Molecular Biology, Plant Biology
Dr. Dong is a Howard Hughes Medical Institute–Gordon and Betty Moore Foundation investigator. She is also Art and Sciences Professor of Biology at Duke University.
Xinnian Dong chose to study plants in part because she's uncomfortable with the alternative. She is fascinated by immunology, but the more obvious research models were not a good fit. "I feel squeamish working with animals, so I think plants are perfect," she says. Thanks to that decision 20 years ago, today she is a pioneer in understanding how plant immunity works and spends her days probing the detailed mechanisms of plant–pathogen defense in her lab at Duke University.
As a high schooler applying for college in China, Dong had to pick a major. She was attracted to social science, but her father discouraged her. The Cultural Revolution had just ended, and he'd had a difficult time as an economist. "My dad told me that molecular engineering and molecular biology would be the future," she says. So she settled on microbiology and fell in love with it. Molecular Genetics, An Introductory Narrative, by Gunther Stent and Richard Calendar, became her favorite textbook. She came to the United States for a Ph.D. in microbiology at Northwestern University. After earning her Ph.D., she made the switch to plants so she could study immune systems.
Understanding the plant immune system may help scientists figure out ways to combat crop diseases, which are a major problem for farmers. But when Dong started as a postdoctoral fellow in Frederick Ausubel's lab at Harvard in the late 1980s, the field of plant immunology was at such a basic level that she had to start by finding a model system she could use. She and colleagues searched for pathogens that can attack Arabidopsis thaliana, a weedy relative of broccoli that is used widely for research, and came up with a species of Pseudomonas. Others in the field have since adopted this plant–pathogen pair as one of the most popular models for studying how plants defend themselves and how infection works.
Dong has worked much of her career to understand a phenomenon called systemic acquired resistance. Scientists originally described in the 1960s that when a plant was infected with a pathogen, even in just one area of one leaf, the entire plant became resistant to many pathogens. The chemical messenger that induced this plant-wide resistance was salicylic acid, a close relative of aspirin.
In 1992, when Dong started her own lab at Duke, systemic acquired resistance was found to be associated with the activation of a suite of antimicrobial genes by salicylic acid. Using these genes as markers, Dong found a particular signaling gene, named NPR1—she and her colleagues liked National Public Radio—that is involved in receiving the message from salicylic acid.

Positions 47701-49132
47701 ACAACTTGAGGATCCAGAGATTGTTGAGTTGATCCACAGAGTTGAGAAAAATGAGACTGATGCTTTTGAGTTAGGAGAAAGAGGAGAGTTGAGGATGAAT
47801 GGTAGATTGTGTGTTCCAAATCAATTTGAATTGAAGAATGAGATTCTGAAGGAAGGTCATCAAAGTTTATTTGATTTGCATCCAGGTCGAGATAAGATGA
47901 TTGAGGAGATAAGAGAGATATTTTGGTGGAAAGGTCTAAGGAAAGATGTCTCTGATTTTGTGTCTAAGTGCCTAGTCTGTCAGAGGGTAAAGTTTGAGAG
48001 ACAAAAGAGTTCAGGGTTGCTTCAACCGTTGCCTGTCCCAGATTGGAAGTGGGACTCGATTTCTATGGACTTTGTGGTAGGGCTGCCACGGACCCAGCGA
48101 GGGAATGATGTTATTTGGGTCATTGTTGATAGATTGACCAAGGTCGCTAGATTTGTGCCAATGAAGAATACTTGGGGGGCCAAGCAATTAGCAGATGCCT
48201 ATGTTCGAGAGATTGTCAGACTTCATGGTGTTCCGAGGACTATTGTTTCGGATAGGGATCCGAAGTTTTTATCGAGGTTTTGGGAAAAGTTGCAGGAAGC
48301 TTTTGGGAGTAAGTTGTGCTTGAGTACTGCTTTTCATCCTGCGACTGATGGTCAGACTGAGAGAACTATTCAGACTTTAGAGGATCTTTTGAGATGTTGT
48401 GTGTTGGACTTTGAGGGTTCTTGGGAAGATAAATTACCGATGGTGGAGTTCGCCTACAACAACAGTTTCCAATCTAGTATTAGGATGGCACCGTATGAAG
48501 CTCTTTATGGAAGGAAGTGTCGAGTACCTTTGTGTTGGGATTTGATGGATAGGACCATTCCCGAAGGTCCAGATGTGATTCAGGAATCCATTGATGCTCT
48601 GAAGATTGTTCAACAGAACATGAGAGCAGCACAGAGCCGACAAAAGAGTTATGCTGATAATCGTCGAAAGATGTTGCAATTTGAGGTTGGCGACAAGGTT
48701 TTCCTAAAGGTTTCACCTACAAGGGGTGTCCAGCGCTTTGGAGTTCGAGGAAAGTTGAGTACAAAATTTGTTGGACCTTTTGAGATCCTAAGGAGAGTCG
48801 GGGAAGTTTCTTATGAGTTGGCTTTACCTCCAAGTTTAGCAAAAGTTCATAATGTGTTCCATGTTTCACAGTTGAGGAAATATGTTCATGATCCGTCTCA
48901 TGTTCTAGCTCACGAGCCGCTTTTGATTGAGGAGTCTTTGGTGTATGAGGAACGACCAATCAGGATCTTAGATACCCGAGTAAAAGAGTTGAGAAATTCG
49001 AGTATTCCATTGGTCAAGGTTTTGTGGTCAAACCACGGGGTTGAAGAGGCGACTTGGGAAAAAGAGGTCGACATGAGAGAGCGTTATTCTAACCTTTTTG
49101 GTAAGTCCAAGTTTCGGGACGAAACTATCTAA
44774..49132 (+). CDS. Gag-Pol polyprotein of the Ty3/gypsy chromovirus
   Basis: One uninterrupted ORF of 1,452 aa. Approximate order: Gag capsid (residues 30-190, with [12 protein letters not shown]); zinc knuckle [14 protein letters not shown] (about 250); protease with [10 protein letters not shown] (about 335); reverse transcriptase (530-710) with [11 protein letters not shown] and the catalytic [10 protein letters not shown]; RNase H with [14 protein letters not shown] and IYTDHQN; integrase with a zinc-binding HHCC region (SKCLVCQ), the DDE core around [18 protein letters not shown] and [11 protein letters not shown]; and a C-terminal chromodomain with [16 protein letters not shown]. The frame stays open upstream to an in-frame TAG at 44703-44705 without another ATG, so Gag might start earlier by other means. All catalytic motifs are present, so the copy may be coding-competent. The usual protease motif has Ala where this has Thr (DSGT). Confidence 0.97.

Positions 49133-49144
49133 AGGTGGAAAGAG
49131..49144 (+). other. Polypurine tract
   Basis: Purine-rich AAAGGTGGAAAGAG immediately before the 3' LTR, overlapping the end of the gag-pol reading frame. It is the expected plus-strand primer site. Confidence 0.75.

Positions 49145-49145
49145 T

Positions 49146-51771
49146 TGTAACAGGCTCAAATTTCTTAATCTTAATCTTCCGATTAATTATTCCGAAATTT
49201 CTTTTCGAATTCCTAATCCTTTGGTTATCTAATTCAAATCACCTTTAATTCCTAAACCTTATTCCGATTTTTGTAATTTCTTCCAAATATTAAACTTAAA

Dong has continued working on NPR1. Her studies of the protein's behavior in cells have helped make salicylic acid signaling one of the best understood pathogen-defense pathways in plants. She has revealed that NPR1 actually controls several types of immune response—much like the immune regulatory protein NF-κB, which is well studied in animals. She has worked out the details of how NPR1 activates genes in response to salicylic acid, a signal that is received in the cytoplasm of the cell. NPR1, she found, waits in the cytoplasm, inactive, until salicylic acid triggers its move to the cell's nucleus, where it activates genes related to resistance.
One of the more surprising discoveries to come out of Dong's lab is that the Arabidopsis immune response varies during the day. Her team came across this phenomenon as they studied which genes were turned on in plants that were resistant to disease. They were surprised to find that some genes were associated with a regulatory element that is also linked to the plant's circadian clock. "Then we went back to look at the time course of these genes and, sure enough, they have this circadian rhythm," she says.
It turns out that the pathogen they were studying, Hyaloperonospora arabidopsidis, normally releases its spores at dawn—and that's when the resistance genes were active. If she put spores on a plant at another time of day, it would get infected. "Of course, this will make studying plant defense much more difficult, because you have to take a time series. That is expensive, time-consuming, and technically challenging," she says. The work requires sophisticated equipment and much more manpower—something her HHMI-GBMF appointment will help with.
Another new research interest is studying how the cell's machinery for repairing DNA damage is involved in plant defense. Dong knows these genes are active when a plant is under attack, but she hasn't been able to work out why. "We have tried hard to make this connection, but the conventional methods we use are just not sensitive enough," she says. As an HHMI-GBMF investigator, she hopes to use high-throughput analysis to get an answer. "I'm so excited about these two new projects," she says.